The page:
What is the Difference Between Cutlery and Flatware

In a general sense, there is no difference between cutlery and flatware. However, in a traditional sense, flatware does not include knives and related cutting instruments, but the most common types of cutlery are spoons, forks and knives. Moreover, the flatware can sometimes also refer to flat tableware.

In brief, both cutlery and flatware refer to hand-held instruments we use for preparing, serving, and eating food. Therefore, in that sense, they both are synonyms. 

Key Areas Covered

1. What is Cutlery 
     – Definition, Features
2. What is Flatware
     – Definition, Features
3. What is the Difference Between Cutlery and Flatware
    – Comparison of Key Differences

Key Terms 

Cutlery, Flatware, Silverware

What is Cutlery

Cutlery refers to the hand-held instruments used in preparing, serving, and eating food. The origins of this word can be seen in the Latin word ‘culter’ (knife). Knives, forks, and spoons are the most common types of cutlery. In modern days, hybrid versions of cutlery are also used for – spork (spoon + fork), spife (spoon + knife), and knork (knife + fork). Moreover, there are different types of spoons and knives, according to their function. Salad spoon, dessert spoon, butter knife, soup spoon, dessert fork, sugar spoon, cake knife, etc. are some such examples. Teaspoon and tablespoon are perhaps the most common types of spoons we all know.

Difference Between Cutlery and Flatware

Cutlery is usually made with metals like silver or stainless steel. Sterling silver is the traditional material from which good cutlery sets are made. In modern times, wooden and plastic cutlery is also available in the market. Plastic cutlery is usually used for fast food and is disposable. There is also a new and eco-friendly edible cutlery, which is made from grains.Main Difference - Cutlery vs Flatware

In the formal dinners, servers place the cutlery in a traditional manner. There are two sets of knives and forks, a smaller set for the first course and a larger set for the main course. Cutlery for next courses is usually delivered with the courses. It’s also important to note that cutlery is specially used for eating in Western culture; in some oriental culture, people eat food by hand or with chopsticks.

What is Flatware

Flatware is another word for cutlery. However, there is a slight difference between cutlery and flatware. In the traditional sense, flatware does not contain knives and related cutting instruments, which are typically labelled as cutlery; it only includes spoons and forks. Moreover, the word flatware is more common in the United States.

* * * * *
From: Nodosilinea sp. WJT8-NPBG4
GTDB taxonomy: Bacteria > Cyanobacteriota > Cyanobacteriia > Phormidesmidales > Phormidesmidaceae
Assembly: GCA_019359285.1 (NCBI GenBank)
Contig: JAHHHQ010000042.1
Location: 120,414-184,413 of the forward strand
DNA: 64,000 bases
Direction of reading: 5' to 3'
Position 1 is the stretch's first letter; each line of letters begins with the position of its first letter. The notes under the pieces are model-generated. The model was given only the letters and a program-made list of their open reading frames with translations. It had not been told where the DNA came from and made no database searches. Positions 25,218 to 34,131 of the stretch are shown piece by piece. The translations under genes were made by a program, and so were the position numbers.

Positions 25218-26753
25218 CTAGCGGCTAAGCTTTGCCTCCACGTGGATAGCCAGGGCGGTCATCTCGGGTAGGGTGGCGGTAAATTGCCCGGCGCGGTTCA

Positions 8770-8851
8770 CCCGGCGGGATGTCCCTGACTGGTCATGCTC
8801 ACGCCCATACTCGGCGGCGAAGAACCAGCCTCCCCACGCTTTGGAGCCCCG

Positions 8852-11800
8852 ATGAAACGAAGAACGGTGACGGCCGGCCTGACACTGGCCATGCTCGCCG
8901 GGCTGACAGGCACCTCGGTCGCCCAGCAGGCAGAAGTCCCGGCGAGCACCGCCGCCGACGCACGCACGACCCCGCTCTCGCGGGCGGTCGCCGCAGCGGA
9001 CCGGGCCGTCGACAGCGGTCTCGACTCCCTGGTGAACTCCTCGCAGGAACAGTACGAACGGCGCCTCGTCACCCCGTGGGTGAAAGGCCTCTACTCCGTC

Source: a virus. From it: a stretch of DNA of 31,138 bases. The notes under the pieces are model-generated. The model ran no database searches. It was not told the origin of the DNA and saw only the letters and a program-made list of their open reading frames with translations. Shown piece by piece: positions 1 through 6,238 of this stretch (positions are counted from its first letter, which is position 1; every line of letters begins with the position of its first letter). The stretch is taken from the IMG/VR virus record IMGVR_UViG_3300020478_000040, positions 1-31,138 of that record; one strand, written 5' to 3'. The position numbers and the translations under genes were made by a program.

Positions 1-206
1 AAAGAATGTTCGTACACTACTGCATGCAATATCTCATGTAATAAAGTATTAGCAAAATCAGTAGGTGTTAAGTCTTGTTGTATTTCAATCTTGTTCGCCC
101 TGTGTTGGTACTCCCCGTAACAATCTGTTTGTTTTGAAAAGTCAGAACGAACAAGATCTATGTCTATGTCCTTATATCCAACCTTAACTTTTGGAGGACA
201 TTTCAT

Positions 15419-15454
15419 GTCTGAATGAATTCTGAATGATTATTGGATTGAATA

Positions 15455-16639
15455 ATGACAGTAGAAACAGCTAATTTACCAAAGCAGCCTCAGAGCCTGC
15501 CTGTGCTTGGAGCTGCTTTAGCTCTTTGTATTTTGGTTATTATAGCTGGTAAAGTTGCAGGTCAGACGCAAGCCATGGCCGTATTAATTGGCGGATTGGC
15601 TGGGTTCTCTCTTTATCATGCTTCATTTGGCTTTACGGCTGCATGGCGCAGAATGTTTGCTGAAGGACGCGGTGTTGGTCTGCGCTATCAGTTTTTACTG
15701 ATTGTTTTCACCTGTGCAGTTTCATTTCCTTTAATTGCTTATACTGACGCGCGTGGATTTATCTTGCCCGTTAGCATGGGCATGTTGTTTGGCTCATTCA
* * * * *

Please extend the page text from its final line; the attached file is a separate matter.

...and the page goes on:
It’s also interesting to note that in British English, flatware can also refer to flat tableware. In fact, Oxford Languages define flatware as ‘relatively flat items of crockery such as plates and saucers’.

Difference Between Cutlery and Flatware

The two terms cutlery and flatware generally refer to hand-held instruments we use for preparing, serving, and eating food. However, there is a slight difference between cutlery and flatware.

  • In the traditional sense, flatware does not include knives and related cutting instruments, which people identify as cutlery.
  • Moreover, in British English, flatware can also refer to flat tableware, such as saucers and plates.

Conclusion

In general, there is no difference between cutlery and flatware. Both refer to hand-held instruments we use for preparing, serving, and eating food. Therefore, these are synonyms. However, in the traditional sense, there is a slight difference between cutlery and flatware. In the traditional sense, flatware does not contain knives, but they are a part of the cutlery.

Reference:

1. “Flatware.” Encyclopædia Britannica, Encyclopædia Britannica, Inc., 3 Apr. 2015, Available here.
2. “Food & Beverage Services – Use Of Cutlery.” Tutorialspoint, Available here.

Image Courtesy:

1. “673248” (CC0) via Pxhere 
2. “Formal Place Setting” By Hopefulromntic – Own work (CC BY-SA 3.0) via Commons Wikimedia

About the Author: Hasa

Hasa has a BA degree in English, French and Translation studies. She is currently reading for a Masters degree in English. Her areas of interests include literature, language, linguistics and also food.

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